Is your gender a challenge or an opportunity for you as a woman?
Being a female poker player can definitely be an opportunity, if you allow it to be. For example, when you walk into a card room and sit down at a table (which is invariably filled entirely with men), nine times out of ten your opponents are thinking one of the following: 1) "Great, it's a woman ... easy mark," 2) "She is going to be super tight/solid ... I'll be able to push her around, " or 3) "Thank god it's an opponent with boobs ... now I don't have to stare at all these ugly men any longer! Oh yeah, and I'm sure she's terrible at poker."

Now perhaps these don't sound like opportunities, but in fact it works out entirely to our benefit to have our opponents think these things. I have found that my fellow players just think that I am super tight and always have it when I bet. Of course, I am a very solid player and probably seventy percent of the time I do "have it," but this impression they have of me lets me also take down the pot the other thirty percent of the time that I don't (which can transfer into quite a bit of additional income for me). Also, this impression allows me to get away with bluffs and plays that perhaps other players wouldn't get away with . . . simply because they don't expect it from me.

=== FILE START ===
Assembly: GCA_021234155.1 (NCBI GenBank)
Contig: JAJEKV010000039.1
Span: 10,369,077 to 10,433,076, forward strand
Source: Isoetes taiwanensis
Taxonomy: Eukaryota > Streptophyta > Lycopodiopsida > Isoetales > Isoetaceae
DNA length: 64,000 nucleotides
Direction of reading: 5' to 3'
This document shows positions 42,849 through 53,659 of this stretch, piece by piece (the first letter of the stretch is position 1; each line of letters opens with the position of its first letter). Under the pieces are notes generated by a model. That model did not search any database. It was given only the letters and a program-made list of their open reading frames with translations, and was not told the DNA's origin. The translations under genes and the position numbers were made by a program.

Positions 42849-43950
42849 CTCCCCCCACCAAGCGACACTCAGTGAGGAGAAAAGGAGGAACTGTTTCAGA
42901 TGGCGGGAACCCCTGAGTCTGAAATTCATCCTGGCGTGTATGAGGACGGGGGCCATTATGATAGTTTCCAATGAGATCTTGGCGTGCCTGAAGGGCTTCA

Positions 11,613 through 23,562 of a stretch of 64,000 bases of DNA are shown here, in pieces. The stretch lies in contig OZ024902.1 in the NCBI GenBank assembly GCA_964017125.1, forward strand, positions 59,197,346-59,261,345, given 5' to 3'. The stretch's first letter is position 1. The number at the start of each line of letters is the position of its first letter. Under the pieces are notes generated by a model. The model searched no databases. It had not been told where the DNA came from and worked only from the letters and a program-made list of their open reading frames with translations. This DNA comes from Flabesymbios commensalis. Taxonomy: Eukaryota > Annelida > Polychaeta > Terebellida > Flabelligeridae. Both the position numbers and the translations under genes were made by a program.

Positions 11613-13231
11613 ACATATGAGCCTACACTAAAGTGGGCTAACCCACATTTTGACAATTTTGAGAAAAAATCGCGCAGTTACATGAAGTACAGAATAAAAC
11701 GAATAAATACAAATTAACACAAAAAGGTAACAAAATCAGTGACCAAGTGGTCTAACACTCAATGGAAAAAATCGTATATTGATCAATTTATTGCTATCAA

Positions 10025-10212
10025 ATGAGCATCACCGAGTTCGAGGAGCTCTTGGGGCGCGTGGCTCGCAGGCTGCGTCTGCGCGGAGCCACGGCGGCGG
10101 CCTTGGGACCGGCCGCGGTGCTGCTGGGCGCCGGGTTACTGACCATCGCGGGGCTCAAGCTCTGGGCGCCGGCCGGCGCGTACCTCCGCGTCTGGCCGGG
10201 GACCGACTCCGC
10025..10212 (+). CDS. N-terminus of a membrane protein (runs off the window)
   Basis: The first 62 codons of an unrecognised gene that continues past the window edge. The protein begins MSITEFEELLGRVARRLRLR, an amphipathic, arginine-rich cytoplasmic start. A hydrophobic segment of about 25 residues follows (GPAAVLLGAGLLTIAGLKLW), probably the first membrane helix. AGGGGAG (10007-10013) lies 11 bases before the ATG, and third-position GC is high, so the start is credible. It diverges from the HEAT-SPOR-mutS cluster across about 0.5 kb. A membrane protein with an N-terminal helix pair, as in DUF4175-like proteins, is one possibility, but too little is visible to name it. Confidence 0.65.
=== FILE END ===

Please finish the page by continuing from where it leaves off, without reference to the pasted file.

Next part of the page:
Like many poker players, you have had a few different careers. If you had to give up poker tomorrow, what kind of job would you pursue?
If I wasn't playing poker anymore, I suppose I would start a business of my own. Although, I couldn't tell you exactly what that business would be at this moment! But the thing I love the most about poker is that I am my own boss; which means I make my own hours and no one tells me what to do. After having this type of career for so long, I can't imagine being in a world where I then have to be accountable to the whims and wishes of someone else.

Taking into consideration the fact that amateurs can be so volatile and hard to read, please answer this question: If you had your choice to play heads-up against a rank amateur or a mid-level pro in a big tournament which would you choose?
As I feel the strongest part of my game is my ability to read other people, I would choose to play the rank amateur. It usually follows that the newer one is to the game, the easier they are to read. Not to mention they would probably be making less than profitable plays, which would leave many opportunities for me to take advantage of. Following along the lines of the other questions, maybe the answer to this has a lot to do with me being a woman as well. For example, most men would probably say they want to play Phil Ivey (e.g.) heads-up, just to say they beat him, and hence, they are the best. I have never once had the desire to prove that I am the best! I know that there are tons better players than myself, and where money is concerned, I want to play whoever it is to make sure that I am the one who is getting it, and not my opponent!

Brad Willis
@BradWillis in PS Women